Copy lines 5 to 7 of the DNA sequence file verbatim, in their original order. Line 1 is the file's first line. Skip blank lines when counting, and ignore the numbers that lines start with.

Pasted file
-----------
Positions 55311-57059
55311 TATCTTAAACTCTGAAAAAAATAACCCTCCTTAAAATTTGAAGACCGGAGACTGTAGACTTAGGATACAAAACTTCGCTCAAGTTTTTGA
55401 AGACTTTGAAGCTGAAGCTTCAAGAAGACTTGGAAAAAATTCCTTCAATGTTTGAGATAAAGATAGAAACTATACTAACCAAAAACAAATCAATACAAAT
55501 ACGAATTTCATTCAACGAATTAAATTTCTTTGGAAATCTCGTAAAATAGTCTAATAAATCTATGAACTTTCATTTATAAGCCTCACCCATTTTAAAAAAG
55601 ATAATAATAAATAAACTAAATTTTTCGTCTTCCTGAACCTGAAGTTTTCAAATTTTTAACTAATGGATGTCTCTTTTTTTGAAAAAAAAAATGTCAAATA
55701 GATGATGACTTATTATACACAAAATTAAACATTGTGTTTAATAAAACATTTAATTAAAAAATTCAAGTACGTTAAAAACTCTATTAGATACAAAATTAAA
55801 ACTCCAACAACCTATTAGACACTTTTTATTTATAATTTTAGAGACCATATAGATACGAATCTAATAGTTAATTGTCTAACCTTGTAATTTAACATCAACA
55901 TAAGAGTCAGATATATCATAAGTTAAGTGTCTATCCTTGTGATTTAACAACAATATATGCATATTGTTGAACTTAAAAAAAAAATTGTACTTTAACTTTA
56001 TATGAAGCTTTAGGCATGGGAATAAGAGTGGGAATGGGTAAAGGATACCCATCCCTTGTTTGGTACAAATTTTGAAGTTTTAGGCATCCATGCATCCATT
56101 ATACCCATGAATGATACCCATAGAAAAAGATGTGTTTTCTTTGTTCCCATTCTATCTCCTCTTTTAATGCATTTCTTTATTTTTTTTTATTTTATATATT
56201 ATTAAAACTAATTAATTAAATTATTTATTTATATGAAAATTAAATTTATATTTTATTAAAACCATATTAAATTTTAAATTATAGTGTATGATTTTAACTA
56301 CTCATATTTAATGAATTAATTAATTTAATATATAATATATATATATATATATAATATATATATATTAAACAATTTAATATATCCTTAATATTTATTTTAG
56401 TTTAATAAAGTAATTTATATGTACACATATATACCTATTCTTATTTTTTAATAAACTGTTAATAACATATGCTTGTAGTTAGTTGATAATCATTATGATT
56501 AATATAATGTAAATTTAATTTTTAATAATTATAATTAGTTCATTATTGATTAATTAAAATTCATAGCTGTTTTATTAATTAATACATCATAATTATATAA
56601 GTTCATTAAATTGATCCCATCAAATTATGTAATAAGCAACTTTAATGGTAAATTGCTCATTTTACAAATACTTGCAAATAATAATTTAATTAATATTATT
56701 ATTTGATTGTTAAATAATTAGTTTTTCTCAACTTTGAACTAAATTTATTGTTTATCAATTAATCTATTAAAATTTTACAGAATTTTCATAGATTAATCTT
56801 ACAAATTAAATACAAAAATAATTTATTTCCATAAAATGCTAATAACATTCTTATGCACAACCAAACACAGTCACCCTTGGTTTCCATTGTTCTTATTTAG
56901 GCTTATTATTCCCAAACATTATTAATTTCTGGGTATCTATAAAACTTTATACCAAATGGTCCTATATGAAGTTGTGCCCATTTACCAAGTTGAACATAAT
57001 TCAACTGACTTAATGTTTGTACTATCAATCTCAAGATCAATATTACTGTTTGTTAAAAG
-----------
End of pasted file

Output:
55601 ATAATAATAAATAAACTAAATTTTTCGTCTTCCTGAACCTGAAGTTTTCAAATTTTTAACTAATGGATGTCTCTTTTTTTGAAAAAAAAAATGTCAAATA
55701 GATGATGACTTATTATACACAAAATTAAACATTGTGTTTAATAAAACATTTAATTAAAAAATTCAAGTACGTTAAAAACTCTATTAGATACAAAATTAAA
55801 ACTCCAACAACCTATTAGACACTTTTTATTTATAATTTTAGAGACCATATAGATACGAATCTAATAGTTAATTGTCTAACCTTGTAATTTAACATCAACA